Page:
# Question 368ef

Oct 18, 2017

The limit is $0$

#### Explanation:

lim_(x->0) (sinx(1-cosx))/(xtan(pix)

Separate this into a product like this:

$= {\lim}_{x \to 0} \left(\sin \frac{x}{x}\right) \left(\frac{1 - \cos x}{\tan} \left(\pi x\right)\right)$

$= {\lim}_{x \to 0} \left(\sin \frac{x}{x}\right) \cdot {\lim}_{x \to 0} \frac{1 - \cos x}{\tan} \left(\pi x\right)$

Use the limit of sin(x) / x rule:

$= 1 \cdot {\lim}_{x \to 0} \frac{1 - \cos x}{\tan} \left(\pi x\right)$

Now use the trig rule $1 - \cos x = 2 {\sin}^{2} \left(\frac{x}{2}\right)$

$= {\lim}_{x \to 0} \frac{2 {\sin}^{2} \left(\frac{x}{2}\right)}{\tan} \left(\pi x\right)$

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Since this limit approaches 0, we can see that both $\frac{x}{2}$ and $\pi x$ approach $0$ as well. This means that at extremely small values of $x$, we can essentially say that $x \approx \frac{x}{2}$ and $x \approx \pi x$, so we can say that:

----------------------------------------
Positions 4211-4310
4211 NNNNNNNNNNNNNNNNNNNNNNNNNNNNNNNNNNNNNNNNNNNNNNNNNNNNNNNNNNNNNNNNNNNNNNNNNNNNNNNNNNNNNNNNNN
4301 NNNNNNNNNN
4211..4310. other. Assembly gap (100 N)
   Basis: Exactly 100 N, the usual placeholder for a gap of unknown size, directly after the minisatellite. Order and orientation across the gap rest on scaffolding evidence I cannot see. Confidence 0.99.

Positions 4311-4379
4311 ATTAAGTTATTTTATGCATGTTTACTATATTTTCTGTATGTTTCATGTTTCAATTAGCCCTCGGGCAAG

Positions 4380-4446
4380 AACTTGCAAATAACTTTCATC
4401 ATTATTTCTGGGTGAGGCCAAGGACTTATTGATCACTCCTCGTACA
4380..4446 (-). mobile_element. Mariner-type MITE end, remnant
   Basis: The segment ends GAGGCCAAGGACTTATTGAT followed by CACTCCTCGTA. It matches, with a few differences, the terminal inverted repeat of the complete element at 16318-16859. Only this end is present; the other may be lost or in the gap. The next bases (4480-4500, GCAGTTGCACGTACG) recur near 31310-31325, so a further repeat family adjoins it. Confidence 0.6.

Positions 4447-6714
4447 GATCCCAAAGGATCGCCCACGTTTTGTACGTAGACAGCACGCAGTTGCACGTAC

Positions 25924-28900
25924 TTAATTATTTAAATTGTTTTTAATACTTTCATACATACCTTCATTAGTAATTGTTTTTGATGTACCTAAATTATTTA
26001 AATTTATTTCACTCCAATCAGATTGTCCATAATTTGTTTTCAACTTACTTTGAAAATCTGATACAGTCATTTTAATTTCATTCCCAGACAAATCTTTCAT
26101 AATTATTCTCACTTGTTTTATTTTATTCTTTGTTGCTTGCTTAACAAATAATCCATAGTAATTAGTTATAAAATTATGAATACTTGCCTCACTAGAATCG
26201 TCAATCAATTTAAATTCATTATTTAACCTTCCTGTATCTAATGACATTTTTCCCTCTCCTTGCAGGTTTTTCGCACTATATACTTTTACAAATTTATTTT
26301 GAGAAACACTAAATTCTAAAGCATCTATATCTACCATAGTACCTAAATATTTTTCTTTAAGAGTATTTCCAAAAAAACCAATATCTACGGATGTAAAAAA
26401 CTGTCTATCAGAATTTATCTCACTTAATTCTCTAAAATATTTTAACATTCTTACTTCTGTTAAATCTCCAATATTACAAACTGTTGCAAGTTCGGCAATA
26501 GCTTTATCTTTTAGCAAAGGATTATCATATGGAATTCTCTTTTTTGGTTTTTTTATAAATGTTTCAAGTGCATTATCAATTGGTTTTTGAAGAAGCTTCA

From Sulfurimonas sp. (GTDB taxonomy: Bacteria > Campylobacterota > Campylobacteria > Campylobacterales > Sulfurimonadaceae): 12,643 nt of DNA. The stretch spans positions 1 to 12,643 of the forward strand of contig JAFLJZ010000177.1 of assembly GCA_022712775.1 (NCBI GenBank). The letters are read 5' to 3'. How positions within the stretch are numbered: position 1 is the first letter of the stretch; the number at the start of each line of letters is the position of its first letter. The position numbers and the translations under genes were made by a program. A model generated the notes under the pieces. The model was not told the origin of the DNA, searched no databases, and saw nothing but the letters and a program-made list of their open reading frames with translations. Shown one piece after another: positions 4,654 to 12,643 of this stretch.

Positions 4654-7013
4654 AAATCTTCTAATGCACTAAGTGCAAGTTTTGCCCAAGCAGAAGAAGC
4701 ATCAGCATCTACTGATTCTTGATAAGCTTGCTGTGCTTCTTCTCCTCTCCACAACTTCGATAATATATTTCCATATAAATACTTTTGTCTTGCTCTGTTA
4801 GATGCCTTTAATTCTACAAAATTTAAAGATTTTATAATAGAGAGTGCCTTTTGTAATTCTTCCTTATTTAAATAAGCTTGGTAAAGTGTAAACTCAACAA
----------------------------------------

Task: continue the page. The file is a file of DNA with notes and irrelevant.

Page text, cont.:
${\lim}_{x \to 0} \frac{2 {\sin}^{2} \left(\frac{x}{2}\right)}{\tan} \left(\pi x\right) = {\lim}_{x \to 0} \frac{2 {\sin}^{2} \left(x\right)}{\tan} \left(x\right)$

$= {\lim}_{x \to 0} 2 \sin x \cos x$

$= 2 \sin \left(0\right) \cos \left(0\right)$

$= 2 \left(0\right) \left(1\right) = 0$

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So the limit equals $0$. This can be confirmed with a graphing calculator:
graph{(sinx(1-cosx))/(xtan(pix)) [-1.25, 1.25, -0.625, 0.625]}

Oct 18, 2017

#### Explanation:

$\frac{\sin \left(1 - \cos x\right)}{x \tan \left(\pi x\right)} = \sin \frac{1 - \cos x}{\left(1 - \cos x\right)} \cdot \frac{1 - \cos x}{x \tan \left(\pi x\right)}$

Since, ${\lim}_{x \rightarrow 0} \sin \frac{1 - \cos x}{1 - \cos x} - {\lim}_{u \rightarrow 0} \sin \frac{u}{u} = 1$, we will concentrate on the second factor.

((1-cosx))/(xtan(pix)) * ((1+cosx))/((1+cosx)) = sin^2x/(xtan(pix) ((1+cosx))#

$= \frac{{\sin}^{2} x \cos \left(\pi x\right)}{x \sin \left(\pi x\right) \left(1 + \cos x\right)}$

$= {\sin}^{2} \frac{x}{x} ^ 2 \cdot \frac{1}{\pi} \cdot \frac{\pi x}{\sin} \left(\pi x\right) \cdot \cos \frac{\pi x}{1 + \cos x}$

Taking the limit as $x \rightarrow 0$ gives

$= 1 \cdot \frac{1}{\pi} \cdot 1 \cdot \frac{1}{1 + 1} = \frac{1}{2 \pi}$